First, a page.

the OpenDiameter library was chosen for the core of the A4C architecture. but argues that flexible SLAs and QoS parameters are required for an inter-layer. The A4C Server and A4C Client are implemented in C++. which will generate an IDToken after authentication and send it via the A4C Server in the visited domain. An A4C session can be an authentication. an IDToken is generated and handed to the user who requested an authentication. B. The operating system used for development and testing of the A4C implementation is Linux. delay. The use of parent sessions requires a close coupling of the service component to the A4C Client in the sense that services are required to be aware of the session ID of the attached A4C accounting session ID. If everything is OK an accounting session ID is sent back to the metering component. the A4C Server is informed and a session record containing a summary of consumed resources and corresponding charges is created and sent to the A4C Server in the home domain of the user. as well as for auditing the SLA compliance. session hierarchies are created. based on previously defined policies. Domain B has enough information to charge the user for the consumed service in the foreign domain. To enable the integration of the A4C Client in grid components mainly developed in C++ and Java A4C Client interfaces are provided both. have to be addressed by the A4C architecture in a multi-domain service provisioning environment (cf. This paper does not address the mechanisms needed to signal. but only who can prove that the user is authenticated. it needs to contact an A4C Server for checking the validity of this IDToken. or accounting session for a running service session. The A4C Client sends an Accounting-Start-Request to the A4C Server of its own domain sing the Diameter protocol. The SAML Authority is implemented in Java. The IDToken is always generated in the home domain of the user. having a broader understanding of QoS than traditional throughput. The remainder of the sec- tion will emphasize major implementation decisions and . Whenever a service component receives an IDToken from a user. As soon as a user accessed the network (in the foreign domain) and was authenticated. These accounting records are encapsulated in Diameter messages and sent to the A4C Server in domain A. Multi-layer QoS Definition Both. The session record is sent using Diameter protocol. measure. shows impacts on the costliness of service provision. This request is also encapsulated in a Diameter message. jitter and loss will determine the basis for mobile grid architectures. QoS (Quality-of-Service) parameters for mobile grids will influence the accounting and charging mechanism with respect to context-based charging. thus. The IDToken can be used further by the user when requesting for services as a proof of authentication. Besides these individual expectations. are not standardized or commonly used so far. At this point. For instance. A4C Session Model For accounting and charging purposes. units. For better understanding.D). The A4C components keep track of the session hierarchies by using two techniques: uniquely identification of each A4C session and tracking the parent session of each session. For exemplification the network access service in a foreign domain has been chosen. If it proves to be valid. which embraces device and user context elements to be considered. Section lI. the A4C Server can return the real identity of the user or a virtual identity. An IDToken is information that can be linked to a previous authentication event. the set of QoS parameters for context-based charging needs to include the network. Session hierarchies have the purpose of keeping track of how multiple services interacted in order to assure the delivery of a more complex application. Each time an authentication is successful. the metering component periodically sends accounting records for user's session using the C++/Java interface provided by the A4C Client. During the service provisioning phase. the Charging component of the A4C Server in domain A can make a request to the A4C Server in the home domain of the user in order to check whether the user is authorized/able to pay for the service. Only on the networking level QoS parameters are widely understood to consist of the named parameters as they are presented in detail in the first section of Table 2 For the grid and the content level. If the user connects to the access network from a foreign domain the authentication request is forwarded to the home domain of the user. C. service sessions between service delivery components and users need corresponding A4C sessions between service management and monitoring components and the A4C Server. integrated architecture. IMPLEMENTATION AND EVALUATION For the prototypical implementation performed. The unique identifier is based on ongoing work performed in [25] and it is globally unique for each session. The respective sections in Table 2. Thus. as C++ and as Java interfaces. requirements for multi-service accounting and flexible charging mechanisms. while Domain A has the information required to charge Domain B B for the service session. the metering service starts uses the C++/Java interface provided by the A4C Client to start an accounting session for that user. and enforce the QoS at different layers. and content view. authorization. and then charged accordingly. The creation and transmission of this session record is the task of the charging component. Whenever services are automatically instantiated and aggregated by service composition entities. . so that service hierarchies across multiple domains can be formed. thus preventing other larger jobs from being accepted. If required. The IDToken does not reveal a user's real identity. Tracking of parent sessions assure that every service that was executed by a service provider can be linked to a session requested by a user. propose the complete set of parameters for the purpose of this work. since different customers will probably have different expectations on the service quality and they are ready to pay accordingly. Figure 4 shows in more detail how the accounting process is realized for a service started in a foreign domain in our proposed architecture. since guarantees given on one of these three levels influence the cost drivers of assigned accountable IV. grid services. if on grid level a considerable amount of main memory is reserved for one job request. In mobile grids. Once the session is terminated.Support for an SSO and anonymity is achieved by using IDTokens. those parameters.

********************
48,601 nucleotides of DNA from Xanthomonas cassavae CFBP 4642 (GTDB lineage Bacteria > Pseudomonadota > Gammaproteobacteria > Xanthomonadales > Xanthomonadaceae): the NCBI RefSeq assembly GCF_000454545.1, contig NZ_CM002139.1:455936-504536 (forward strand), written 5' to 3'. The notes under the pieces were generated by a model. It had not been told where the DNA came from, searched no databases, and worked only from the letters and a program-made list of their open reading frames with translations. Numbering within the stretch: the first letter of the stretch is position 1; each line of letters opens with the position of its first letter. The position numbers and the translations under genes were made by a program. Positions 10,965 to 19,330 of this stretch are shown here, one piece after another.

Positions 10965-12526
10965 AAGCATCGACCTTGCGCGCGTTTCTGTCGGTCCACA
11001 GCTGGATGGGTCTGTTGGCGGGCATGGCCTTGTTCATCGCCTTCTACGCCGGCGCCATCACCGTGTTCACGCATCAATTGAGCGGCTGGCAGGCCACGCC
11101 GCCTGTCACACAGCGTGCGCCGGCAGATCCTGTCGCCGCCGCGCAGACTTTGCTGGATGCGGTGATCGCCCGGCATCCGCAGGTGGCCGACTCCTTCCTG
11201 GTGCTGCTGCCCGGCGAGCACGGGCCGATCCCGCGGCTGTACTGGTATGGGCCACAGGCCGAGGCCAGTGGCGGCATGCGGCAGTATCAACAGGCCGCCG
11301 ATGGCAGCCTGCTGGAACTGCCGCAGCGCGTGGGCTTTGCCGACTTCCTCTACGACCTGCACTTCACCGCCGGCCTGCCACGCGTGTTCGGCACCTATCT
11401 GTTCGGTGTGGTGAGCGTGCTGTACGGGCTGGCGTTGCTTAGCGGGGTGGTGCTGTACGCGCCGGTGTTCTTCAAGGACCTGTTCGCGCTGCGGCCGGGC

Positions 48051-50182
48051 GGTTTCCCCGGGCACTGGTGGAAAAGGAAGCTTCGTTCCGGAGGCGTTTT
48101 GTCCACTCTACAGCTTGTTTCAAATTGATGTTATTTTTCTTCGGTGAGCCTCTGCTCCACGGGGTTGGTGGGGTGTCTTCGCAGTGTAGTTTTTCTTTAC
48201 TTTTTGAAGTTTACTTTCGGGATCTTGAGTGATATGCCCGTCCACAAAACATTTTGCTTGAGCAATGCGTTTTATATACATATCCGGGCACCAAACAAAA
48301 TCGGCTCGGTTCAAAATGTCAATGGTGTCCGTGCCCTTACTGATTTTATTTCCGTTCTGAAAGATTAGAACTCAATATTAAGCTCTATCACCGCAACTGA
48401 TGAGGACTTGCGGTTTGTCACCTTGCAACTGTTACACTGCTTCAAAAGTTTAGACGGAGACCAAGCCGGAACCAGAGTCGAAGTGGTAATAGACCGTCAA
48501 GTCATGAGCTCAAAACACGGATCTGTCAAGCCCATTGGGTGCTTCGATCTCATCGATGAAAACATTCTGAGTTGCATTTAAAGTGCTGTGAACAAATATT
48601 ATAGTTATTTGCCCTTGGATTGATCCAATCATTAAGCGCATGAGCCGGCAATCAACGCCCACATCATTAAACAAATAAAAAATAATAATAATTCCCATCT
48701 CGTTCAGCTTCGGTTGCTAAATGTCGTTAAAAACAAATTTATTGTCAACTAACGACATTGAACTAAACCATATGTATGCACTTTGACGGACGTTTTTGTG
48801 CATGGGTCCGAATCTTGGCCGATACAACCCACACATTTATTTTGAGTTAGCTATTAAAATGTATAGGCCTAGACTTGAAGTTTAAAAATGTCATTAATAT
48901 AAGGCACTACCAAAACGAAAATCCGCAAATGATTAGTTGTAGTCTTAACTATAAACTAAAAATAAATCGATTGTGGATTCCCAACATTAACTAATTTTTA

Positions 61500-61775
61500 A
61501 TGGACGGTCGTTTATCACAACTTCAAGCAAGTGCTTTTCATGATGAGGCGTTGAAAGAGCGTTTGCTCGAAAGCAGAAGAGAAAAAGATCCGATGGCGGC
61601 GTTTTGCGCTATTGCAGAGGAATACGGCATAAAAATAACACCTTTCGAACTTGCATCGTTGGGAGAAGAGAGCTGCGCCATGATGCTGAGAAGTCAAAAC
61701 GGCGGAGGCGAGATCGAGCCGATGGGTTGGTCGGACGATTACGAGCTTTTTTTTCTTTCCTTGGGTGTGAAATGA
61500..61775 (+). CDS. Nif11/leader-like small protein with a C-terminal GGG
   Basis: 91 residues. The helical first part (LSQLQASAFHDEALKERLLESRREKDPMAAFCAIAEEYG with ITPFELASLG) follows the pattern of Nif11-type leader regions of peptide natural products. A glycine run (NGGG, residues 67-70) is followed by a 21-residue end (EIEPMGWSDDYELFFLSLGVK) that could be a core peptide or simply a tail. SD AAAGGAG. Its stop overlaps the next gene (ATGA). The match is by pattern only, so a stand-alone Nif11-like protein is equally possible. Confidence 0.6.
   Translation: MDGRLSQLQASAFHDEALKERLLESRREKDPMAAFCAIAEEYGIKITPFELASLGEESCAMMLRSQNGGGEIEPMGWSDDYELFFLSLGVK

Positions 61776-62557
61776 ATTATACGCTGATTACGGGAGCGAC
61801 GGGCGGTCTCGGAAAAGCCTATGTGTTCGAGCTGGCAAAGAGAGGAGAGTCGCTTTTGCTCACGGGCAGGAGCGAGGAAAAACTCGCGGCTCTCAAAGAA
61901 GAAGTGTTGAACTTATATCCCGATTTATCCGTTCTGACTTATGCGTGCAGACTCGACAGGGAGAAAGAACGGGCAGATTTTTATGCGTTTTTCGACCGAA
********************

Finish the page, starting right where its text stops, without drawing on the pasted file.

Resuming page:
The database is used by the A4C Server. e. tariff schemes. encoding) CPU Topol- ogy Reserved Throughput Memory Storage Confidentiality Integrity Anonymity Figure 4: Accounting Implementation Architecture in this paper a new authentication/authorization Diameter application was created as well as a new accounting application. service profiles. device type. Charging Module Authenticity Privacy A4C Databases Manager Policy Liability Encryption Contextspecific Guarantees Server Controller BASE SIP EAP SAML Auditing Non Rep Charging Acct Applicationspecific Guarantees DIAMETER Protocol Handler details of the A4C Server and the A4C Client.. and service sessions (such as user profiles.g. such as authentication in a foreign domain. color depth. A4C Server Implementation The A4C Server implements a set of applications (e. but any other database can be used as long as it implements the interface defined. or control of the inter-domain charging messages exchange.g.Table 2: Multi-layer Quality-of-Service Parameters Domain A (foreign domain) Access Router Domain B (home domain) Jitter Delay/ Latency Connection Availability lne variance or the expected dutrerence minimal and maximal datagram delay between the The time between an event and the expected effect The ratio of the time a system is functional and the summarized time intervals a system is functional and not functional Packet Loss The ratio of packets that arrived at the destination and the total amount of sent packets Throughput/ The amount of information units transmitted per Data Rate given time interval Response Time CPU Type The time between a grid service request and the arrival time of the expected response The relevant set of CPU architecture architecture characteristics.. A4C Client The A4C Client implements the client end of the respective applications in the A4C Server. services.g. The A4C Server controller defines a set of interfaces between different A4C Server modules for internal communication. It also handles inter-domain-related tasks. frames per second. the instruction set architecture in use The characteristic pattern of interconnections between single CPUs Guaranteed throughput. available exclusively for grid-related communication The available amount of main memory available for a process on a given grid resource for a given time period The available amount of background storage available for a process on a given grid resource for a given time period or for permanent storage The guarantee that only authorized entities are provided access to a given piece of infornation The guarantee that data or messages are not altered in any way The guarantee that data or messages are not linkable with an identifying element of an entity The proof of the data or message origin The possibility to restrict personal information about an individual or group of individuals from being distributed to unauthorized entities Availability of an entity that assumes legal responsibility for the delivered content The guarantee that content can be inspected only in the presence of the corresponding decrypting key Parameters that modify the quality degree of a service based on specific context information (e. The A4C Server is implemented in C++ and acts as a stand-alone application. but the possibility of using the Diameter protocol for the communication between the A4C Server and the SAML Authority is investigated. mood) Guarantees that are specific for an application or a group of applications. authentication. The implementation performed uses a MySQL database [18]. resolution. For the mobile-grid A4C implementation proposed Figure 5: Internal A4C Server Architecture The SAML Authority is implemented in Java [14] and the SOAP protocol is used for communication to the A4C Server. The internal architecture of the A4C Client (cf. and authentication and authorization logs) and a SAML Authority. presence. Figure 6) is quite similar to the inter- . Based on the command code included in the Diameter packet the message is forwarded to the proper module. The A4C Server includes two external components: a database which stores all information related to users.g. B. location. (e. The A4C Client is responsible to set the right command code in the Diameter request sent to the A4C Server. or charging) on top of the Diameter protocol. connection type. SOAP was used simply because of the current OASIS specifications for SAML. A. Diameter messages are pre-processed by the Diameter protocol handler as depicted in Figure 5 and delivered to the A4C Server module required to process the request. accounting. accounting and auditing records.